HRW: US responsible for civilian deaths in Yemen

WASHINGTON: The United States should stop selling bombs to Saudi Arabia while the country is engaged in war on the neighboring Yemen, the Human Rights Watch says.

The New York-based rights NGO urged the administration of US President Barack Obama to stop arms sales to Riyadh “in the absence of serious investigations into alleged laws-of-war violations in Yemen.”

“The Obama administration should not sell aerial bombs to Saudi Arabia,” read the statement, referring to a recent deal between US and Saudis.

The Pentagon said earlier this week that the US State Department has approved the sale to supply Saudi forces with smart bombs worth $1.29 billion.

The Pentagon’s Defense Security Cooperation Agency (DSCA) said in statement at the time that it is committed to support the Royal Saudi Air Force (RSAF) in bombardment of Yemen, which has taken the lives of thousands in the Arab world’s poorest country.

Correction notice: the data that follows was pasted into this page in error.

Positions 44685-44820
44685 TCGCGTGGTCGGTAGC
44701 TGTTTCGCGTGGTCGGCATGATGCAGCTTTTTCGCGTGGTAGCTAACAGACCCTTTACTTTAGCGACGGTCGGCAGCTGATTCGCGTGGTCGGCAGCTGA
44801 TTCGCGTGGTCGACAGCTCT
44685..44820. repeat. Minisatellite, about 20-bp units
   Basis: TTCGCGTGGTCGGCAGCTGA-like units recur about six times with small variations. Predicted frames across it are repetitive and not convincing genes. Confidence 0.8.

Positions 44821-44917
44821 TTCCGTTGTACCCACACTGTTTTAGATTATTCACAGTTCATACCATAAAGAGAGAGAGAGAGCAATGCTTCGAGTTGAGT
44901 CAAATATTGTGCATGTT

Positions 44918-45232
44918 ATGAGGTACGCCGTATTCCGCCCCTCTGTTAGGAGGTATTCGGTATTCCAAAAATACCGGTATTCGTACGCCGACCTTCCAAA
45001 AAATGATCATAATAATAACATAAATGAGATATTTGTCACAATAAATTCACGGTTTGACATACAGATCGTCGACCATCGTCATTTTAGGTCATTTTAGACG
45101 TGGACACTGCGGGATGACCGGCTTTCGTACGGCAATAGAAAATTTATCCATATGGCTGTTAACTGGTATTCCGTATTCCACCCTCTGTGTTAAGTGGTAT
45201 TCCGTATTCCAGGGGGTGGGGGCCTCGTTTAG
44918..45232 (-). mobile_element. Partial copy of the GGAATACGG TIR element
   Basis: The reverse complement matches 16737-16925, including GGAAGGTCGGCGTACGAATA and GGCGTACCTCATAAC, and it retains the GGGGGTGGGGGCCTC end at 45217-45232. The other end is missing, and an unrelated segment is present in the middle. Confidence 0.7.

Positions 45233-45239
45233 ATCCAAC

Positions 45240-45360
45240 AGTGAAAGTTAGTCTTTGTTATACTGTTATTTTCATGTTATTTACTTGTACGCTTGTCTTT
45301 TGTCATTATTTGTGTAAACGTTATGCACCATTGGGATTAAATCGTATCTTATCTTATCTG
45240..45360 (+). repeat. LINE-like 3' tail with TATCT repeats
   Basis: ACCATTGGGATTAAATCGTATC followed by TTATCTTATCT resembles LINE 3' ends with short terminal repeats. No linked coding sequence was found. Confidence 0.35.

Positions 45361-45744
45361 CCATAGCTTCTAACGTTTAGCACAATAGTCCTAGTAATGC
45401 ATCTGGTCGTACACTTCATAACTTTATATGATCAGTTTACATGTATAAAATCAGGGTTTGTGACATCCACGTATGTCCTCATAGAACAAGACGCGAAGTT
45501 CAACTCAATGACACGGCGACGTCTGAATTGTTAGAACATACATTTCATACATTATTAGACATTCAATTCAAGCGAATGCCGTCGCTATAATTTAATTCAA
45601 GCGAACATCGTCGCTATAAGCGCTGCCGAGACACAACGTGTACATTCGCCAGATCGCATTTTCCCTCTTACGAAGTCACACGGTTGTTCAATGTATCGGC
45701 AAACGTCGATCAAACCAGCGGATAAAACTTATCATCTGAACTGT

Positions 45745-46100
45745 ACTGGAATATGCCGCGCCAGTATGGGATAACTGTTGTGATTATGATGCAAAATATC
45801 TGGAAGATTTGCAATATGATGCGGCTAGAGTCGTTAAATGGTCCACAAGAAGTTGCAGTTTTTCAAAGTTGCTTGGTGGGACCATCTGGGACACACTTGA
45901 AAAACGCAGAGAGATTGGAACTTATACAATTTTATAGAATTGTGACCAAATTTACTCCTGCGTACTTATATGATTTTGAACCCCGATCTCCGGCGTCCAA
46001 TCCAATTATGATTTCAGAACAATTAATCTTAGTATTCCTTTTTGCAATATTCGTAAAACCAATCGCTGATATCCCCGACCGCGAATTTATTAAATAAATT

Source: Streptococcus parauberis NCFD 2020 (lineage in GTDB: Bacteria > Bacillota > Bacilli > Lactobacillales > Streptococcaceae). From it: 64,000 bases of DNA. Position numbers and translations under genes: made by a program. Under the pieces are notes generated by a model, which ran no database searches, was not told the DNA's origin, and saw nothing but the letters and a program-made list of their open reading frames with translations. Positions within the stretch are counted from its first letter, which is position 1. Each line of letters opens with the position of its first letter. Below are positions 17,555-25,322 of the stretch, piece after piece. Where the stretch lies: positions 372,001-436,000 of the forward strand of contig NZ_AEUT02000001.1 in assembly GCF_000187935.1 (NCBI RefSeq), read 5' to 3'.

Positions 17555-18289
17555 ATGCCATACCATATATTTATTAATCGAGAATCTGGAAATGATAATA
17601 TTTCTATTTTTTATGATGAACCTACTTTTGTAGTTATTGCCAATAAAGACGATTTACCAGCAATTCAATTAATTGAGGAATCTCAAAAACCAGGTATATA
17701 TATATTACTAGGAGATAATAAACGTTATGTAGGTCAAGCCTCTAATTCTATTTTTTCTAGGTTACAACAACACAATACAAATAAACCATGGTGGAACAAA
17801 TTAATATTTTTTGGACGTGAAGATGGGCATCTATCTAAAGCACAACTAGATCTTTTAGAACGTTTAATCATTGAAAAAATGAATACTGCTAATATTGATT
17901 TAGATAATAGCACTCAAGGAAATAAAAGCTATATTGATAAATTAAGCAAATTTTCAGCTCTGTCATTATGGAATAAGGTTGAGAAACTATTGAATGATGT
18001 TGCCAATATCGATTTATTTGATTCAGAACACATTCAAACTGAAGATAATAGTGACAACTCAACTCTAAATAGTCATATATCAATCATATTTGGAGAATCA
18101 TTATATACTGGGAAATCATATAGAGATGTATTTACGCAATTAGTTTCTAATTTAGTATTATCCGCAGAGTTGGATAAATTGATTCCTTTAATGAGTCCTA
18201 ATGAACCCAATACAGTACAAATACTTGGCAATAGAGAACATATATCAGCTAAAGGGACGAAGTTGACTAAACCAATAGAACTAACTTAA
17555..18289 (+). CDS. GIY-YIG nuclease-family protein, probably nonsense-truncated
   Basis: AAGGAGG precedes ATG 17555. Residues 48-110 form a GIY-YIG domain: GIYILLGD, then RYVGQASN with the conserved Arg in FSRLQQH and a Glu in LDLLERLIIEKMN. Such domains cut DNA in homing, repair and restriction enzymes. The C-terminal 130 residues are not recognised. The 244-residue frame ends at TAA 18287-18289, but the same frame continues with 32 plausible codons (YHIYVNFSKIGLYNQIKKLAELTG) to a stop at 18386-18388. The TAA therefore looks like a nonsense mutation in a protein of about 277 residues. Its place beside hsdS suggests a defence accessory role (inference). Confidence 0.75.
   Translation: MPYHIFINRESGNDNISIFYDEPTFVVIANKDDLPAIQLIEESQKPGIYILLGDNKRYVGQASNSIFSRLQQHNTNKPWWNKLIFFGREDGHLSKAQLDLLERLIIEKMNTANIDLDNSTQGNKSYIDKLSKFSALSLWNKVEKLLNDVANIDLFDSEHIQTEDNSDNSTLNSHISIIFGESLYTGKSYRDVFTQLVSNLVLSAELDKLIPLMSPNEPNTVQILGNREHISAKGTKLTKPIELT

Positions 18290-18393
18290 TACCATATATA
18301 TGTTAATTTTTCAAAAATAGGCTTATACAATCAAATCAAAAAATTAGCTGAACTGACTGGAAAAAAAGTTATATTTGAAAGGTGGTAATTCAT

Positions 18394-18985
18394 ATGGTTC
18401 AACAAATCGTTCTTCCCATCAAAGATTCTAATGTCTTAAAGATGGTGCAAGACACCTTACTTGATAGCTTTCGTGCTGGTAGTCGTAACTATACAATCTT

“The US government is well aware of the Saudi-led coalition’s indiscriminate air attacks that have killed hundreds of civilians in Yemen since March,” said Joe Stork, deputy Middle East and North Africa director. “Providing the Saudis with more bombs under these circumstances is a recipe for greater civilian deaths, for which the US will be partially responsible.”

The Saudi aggression has reportedly claimed the lives of more than 7,100 people and injured nearly 14,000 others. The strikes have also taken a heavy toll on the country’s facilities and infrastructure, destroying many hospitals, schools, and factories.

“Until Saudi Arabia investigates apparently unlawful strikes by coalition warplanes and takes appropriate action, the US should not be supplying them more bombs,” Stork said. 

Bombardment of Yemen started on March 26, without any international mandate, to undermine the country’s Ansarullah movement and restore power to the fugitive former president Abd Rabbuh Mansour Hadi, who is a major ally of Riyadh.

The sale includes 22,000 smart and general purpose bombs, including 1,000 GBU-10 Paveway II Laser Guided Bombs, and over 5,000 Joint Direct Attack Munitions kits to turn older bombs into precision-guided weapons using GPS signals, according to Reuters.

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